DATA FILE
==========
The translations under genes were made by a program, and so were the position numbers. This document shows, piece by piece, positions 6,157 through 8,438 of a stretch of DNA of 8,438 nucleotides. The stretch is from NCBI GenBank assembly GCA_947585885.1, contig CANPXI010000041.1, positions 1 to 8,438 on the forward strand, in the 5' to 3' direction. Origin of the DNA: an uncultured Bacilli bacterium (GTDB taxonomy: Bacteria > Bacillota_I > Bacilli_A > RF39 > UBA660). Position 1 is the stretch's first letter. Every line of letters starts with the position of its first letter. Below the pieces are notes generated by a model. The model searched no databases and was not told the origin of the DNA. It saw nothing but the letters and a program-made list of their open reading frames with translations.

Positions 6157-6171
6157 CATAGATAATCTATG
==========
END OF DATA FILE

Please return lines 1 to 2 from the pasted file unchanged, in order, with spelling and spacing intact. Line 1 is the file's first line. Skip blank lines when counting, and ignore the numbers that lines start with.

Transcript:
The translations under genes were made by a program, and so were the position numbers. This document shows, piece by piece, positions 6,157 through 8,438 of a stretch of DNA of 8,438 nucleotides. The stretch is from NCBI GenBank assembly GCA_947585885.1, contig CANPXI010000041.1, positions 1 to 8,438 on the forward strand, in the 5' to 3' direction. Origin of the DNA: an uncultured Bacilli bacterium (GTDB taxonomy: Bacteria > Bacillota_I > Bacilli_A > RF39 > UBA660). Position 1 is the stretch's first letter. Every line of letters starts with the position of its first letter. Below the pieces are notes generated by a model. The model searched no databases and was not told the origin of the DNA. It saw nothing but the letters and a program-made list of their open reading frames with translations.

Positions 6157-6171